Banking

Activist investor revives effort to force sale of an Ohio bank

Barely a quarter removed from the most successful year in its 120-year history, Middlefield Banc Corp. in Ohio is facing renewed calls from an activist investor to sell itself.

In a letter Monday, Ancora Holdings Group, Middlefield’s largest shareholder with a 7.8% stake, claimed the $1.33 billion-asset company “botched” the search for a new CEO and failed to secure a merger-of-equals-type deal with any of several northeast Ohio community banks. An MOE deal might have provided an influx of younger management talent while bolstering Middlefield’s long-term growth prospects, according to Ancora; it didn’t name the potential merger partners.

Ancora, a Cleveland-based investment firm, previously urged Middlefield, holding company for the Middlefield Banking Co., to sell itself in August 2019.

Longtime CEO Thomas Caldwell, who led Middlefield for more than two decades, stepped down March 31 as planned since last summer. James Heslop, who had served as the company’s chief operating officer since 2000, succeeded Caldwell. Heslop, 68, is four years older than Caldwell — a fact Ancora highlighted in its letter to shareholders.

“We question the viability of pursuing a succession plan that seated an older CEO than the one he replaced,” Ancora wrote.

“We don’t consider that succession planning,” James Chadwick, president of Ancora Advisors, the registered investment advisor that serves as general partner and investment manager to Ancora’s private funds, said Monday in an interview. “I think it surprised us the way that was handled. … It literally doesn’t make sense to us. Part of our proposal and our letter is really kind of out of frustration. This doesn’t feel like a thought-out strategy. It feels like something that’s more reactionary, even though [Middlefield] had plenty of time to make a decision on where it’s going long-term.”

Ancora added in the shareholder letter that Middlefield failed to follow its counsel to combine the search process that led to Heslop’s selection as CEO with a “dual path” that would have tested the company’s market value and evaluated its stand-alone prospects.

“I’d say they definitely have not done that,” Chadwick said.

A Middlefield spokesman said Monday the company had no comment on Ancora’s letter. In January, Middlefield reported a record $18.6 million in net income for 2021, up 123% over its 2020 profit of $8.3 million. Middlefield returned $16.2 million to shareholders through dividends and share repurchases. It’s expected to report first-quarter results next week.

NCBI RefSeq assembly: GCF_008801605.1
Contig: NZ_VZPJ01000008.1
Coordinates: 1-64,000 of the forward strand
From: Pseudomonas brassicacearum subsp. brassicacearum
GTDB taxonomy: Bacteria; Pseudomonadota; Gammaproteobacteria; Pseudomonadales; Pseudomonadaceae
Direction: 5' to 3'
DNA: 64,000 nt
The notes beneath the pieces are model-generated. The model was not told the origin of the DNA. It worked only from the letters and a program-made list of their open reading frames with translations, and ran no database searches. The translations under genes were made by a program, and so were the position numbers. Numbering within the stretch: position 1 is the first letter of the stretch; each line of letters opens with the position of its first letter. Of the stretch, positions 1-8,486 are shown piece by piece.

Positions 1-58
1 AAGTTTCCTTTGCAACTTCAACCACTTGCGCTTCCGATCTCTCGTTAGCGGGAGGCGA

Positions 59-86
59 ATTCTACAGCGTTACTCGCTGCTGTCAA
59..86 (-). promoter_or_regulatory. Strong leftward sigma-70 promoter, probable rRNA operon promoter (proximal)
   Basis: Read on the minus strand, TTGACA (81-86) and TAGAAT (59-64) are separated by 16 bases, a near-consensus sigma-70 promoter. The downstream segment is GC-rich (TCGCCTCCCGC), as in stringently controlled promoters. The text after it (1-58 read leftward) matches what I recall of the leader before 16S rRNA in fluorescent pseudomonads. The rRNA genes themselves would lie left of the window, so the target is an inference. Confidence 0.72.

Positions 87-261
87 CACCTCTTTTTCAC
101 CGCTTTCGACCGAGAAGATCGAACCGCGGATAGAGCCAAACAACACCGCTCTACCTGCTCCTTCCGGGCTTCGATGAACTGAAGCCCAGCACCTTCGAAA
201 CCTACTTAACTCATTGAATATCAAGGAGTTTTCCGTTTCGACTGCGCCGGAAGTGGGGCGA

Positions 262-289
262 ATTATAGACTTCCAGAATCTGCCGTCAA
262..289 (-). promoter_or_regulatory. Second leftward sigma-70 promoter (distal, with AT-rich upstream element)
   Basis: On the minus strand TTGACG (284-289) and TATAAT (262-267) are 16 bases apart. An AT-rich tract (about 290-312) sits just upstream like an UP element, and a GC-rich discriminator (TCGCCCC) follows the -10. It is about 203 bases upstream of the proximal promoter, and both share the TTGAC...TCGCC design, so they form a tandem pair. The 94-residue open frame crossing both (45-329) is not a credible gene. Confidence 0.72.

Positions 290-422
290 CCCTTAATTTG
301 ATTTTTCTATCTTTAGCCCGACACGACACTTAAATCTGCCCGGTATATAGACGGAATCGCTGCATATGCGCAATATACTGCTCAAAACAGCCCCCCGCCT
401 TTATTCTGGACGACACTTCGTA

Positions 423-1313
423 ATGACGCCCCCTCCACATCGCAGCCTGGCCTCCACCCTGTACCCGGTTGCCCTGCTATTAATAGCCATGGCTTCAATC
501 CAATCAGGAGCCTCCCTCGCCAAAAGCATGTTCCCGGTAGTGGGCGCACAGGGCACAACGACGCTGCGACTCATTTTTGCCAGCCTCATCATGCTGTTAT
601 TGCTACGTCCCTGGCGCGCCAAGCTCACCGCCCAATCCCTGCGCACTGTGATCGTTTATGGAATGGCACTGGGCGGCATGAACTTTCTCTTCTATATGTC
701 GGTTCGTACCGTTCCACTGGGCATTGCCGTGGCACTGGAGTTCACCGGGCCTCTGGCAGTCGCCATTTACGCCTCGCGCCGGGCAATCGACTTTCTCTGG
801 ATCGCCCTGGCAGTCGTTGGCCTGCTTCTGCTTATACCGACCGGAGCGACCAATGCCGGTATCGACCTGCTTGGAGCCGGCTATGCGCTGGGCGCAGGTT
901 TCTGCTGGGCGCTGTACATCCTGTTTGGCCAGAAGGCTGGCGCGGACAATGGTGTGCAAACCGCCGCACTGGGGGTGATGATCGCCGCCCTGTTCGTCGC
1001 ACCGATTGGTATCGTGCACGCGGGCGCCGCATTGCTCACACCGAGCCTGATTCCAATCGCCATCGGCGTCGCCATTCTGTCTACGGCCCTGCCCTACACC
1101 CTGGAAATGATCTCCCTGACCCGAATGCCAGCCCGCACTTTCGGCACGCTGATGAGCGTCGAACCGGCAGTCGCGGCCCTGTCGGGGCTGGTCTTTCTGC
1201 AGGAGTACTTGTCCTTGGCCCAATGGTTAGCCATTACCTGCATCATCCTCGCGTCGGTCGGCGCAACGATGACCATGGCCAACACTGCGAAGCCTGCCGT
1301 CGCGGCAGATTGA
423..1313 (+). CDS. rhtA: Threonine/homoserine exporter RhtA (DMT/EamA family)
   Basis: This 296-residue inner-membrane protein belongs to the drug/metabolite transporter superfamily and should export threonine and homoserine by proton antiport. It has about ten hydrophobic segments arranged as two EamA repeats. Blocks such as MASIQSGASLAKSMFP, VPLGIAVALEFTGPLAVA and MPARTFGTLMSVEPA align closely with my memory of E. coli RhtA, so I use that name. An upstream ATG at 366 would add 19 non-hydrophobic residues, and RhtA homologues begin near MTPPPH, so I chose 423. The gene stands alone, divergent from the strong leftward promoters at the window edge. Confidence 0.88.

Ancora claimed the 2021 results received a boost from the Paycheck Protection Program and what it termed an “extremely low” loan-loss provision. As business conditions normalize, Middlefield’s return on average tangible common equity, which totaled 14.38% in 2021, is likely to decline “at least 200 to 300 basis points by year-end,” Ancora wrote.

According to Ancora, Middlefield’s stock trades “at a persistent discount relative to the company’s intrinsic value” and that it could fetch as much as $38 per share in a sale. Middlefield shares were up nearly 5% in midday trading Monday, at $25.48, and closed at $25.25.

Ancora did not challenge management after Middlefield declined to follow its first call to sell in 2019. “We sat down with them and had discussions with some of the board members,” Chadwick said. “It was pretty clear that wasn’t the direction they wanted to go, but there were also discussions going on about potential mergers with other smaller banks,” that Ancora was loath to disrupt.

It may not be so accommodating this time around.

Ancora submitted a nonbinding resolution urging the board to “take the necessary steps to achieve a sale, merger or other disposition of the company.” If the resolution receives “significant support” at Middlefield’s May 11 annual meeting and the board disregards the outcome, Ancora has promised to “consider all options available to us to help increase shareholder value, including a proxy contest.”

“To me, [the nonbinding proposal] is a good way to test what could happen in a contest,” Chadwick said. “This gives us kind of a free look at how responsive the shareholders would be to this type of action. …We’ll see how agitated the base is.”

“I do think we will get significant support,” Chadwick added.

Ancora’s proxy fight threat comes as a growing list of banks faces challenges from disgruntled investors. At Republic First Bancorp in Philadelphia, two different groups are locked in an increasingly bitter struggle with the $5.6 billion-asset company’s management, led by Chairman and CEO Vernon Hill. Meanwhile, Driver Management, one of the two groups challenging Hill’s control at Republic First, is also pushing for the sale of the $2.4 billion-asset Codorus Valley Bancorp in York, Pennsylvania.



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